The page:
And now I could see them with my naked eyes. I heard Chuck's tense voice as he spoke viciously, savagely, filthily to Lucille, giving her an intimate description of what he and the other two with him now had done to Pam the night before. Then he told Lucille what they were going to do to her.

I was almost near enough to jump them, and I had been so intent on Chuck's words that I hadn't noticed the clouds overhead slipping away from the moon. But moonlight grew without my noticing it, and bathed us all in soft but bright silver--and at the same moment I recognized the two kids holding Lucille as Ratface and his pal, Shorty. Ratface saw me.

Before he shouted I saw the gun in Chuck's hand, saw him raise his arm and slam the gun against Lucille's head, saw her crumple as the kid yelled, "Look out! Chuck, it's--" Then I was sprinting toward them, raising the heavy hammer.

Chuck whirled and flame spat from his gun; I saw the two others spin around and jump toward me. Chuck's gun was pointing toward me, ready to fire again, and I hurled the hammer at him, heard it thud against his body as I slammed my left foot into the ground, pivoted and leaped at the two others. I jarred into one of them before he could move out of the way, and my left fist went into his stomach almost to his backbone. As he fell away from me, my hand sliced his neck and he went down. The other one, the short kid, was two yards away, a gun in his hand. I left the ground and leaped feet first through the air toward him, twisting my body to the left. The gun fired, sending a slug past my head, and then I kicked at his leg with my right foot as I hit the ground, sliding. He fell hard onto his back, and I raised my leg and pounded my heel into his groin with all my strength.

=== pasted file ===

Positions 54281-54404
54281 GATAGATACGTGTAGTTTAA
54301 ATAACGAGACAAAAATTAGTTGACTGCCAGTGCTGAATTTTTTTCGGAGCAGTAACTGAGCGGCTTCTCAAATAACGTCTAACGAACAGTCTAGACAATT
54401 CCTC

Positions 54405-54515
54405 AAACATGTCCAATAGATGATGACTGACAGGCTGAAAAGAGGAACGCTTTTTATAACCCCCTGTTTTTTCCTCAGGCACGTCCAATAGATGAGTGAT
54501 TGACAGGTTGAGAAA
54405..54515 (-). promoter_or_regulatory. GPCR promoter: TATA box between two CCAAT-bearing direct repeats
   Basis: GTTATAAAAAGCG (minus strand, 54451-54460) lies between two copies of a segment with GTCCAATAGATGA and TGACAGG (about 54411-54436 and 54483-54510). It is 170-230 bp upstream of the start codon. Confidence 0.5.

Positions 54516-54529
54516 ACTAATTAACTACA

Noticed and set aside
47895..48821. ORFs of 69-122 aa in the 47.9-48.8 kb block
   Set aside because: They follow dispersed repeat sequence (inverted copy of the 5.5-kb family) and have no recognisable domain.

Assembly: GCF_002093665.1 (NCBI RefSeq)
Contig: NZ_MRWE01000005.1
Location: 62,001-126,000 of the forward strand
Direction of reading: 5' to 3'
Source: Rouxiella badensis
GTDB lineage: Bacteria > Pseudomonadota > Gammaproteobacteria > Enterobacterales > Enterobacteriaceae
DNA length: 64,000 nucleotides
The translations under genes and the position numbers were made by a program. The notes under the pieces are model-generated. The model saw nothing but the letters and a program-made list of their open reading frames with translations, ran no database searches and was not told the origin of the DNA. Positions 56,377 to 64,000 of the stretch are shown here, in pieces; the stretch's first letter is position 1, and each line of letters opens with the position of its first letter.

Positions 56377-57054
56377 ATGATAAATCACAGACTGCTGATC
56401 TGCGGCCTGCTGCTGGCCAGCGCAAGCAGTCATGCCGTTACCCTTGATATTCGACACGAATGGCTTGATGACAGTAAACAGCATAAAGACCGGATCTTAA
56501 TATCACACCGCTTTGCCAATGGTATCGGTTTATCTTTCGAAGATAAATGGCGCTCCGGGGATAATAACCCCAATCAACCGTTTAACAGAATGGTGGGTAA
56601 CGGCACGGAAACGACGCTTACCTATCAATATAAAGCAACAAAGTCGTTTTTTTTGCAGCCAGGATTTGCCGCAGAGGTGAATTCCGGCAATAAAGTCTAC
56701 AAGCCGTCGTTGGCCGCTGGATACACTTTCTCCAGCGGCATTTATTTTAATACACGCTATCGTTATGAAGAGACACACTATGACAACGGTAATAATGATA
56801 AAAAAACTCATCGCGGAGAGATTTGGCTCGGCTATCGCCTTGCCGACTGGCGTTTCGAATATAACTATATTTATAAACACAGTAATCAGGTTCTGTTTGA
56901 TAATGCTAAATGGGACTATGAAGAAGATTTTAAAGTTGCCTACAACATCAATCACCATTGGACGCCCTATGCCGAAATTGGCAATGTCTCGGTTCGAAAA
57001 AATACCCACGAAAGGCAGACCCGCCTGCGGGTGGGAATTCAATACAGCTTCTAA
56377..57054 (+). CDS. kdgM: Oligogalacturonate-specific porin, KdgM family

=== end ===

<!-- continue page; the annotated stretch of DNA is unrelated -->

In the moonlight I could see Chuck Dorr bent over, fumbling on the ground. I got to my feet as he straightened up, hands empty. The hammer must have hit his arm and at least made him lose the gun. He bent over slightly, long powerful arms held out at his sides, and came toward me. I waited for him.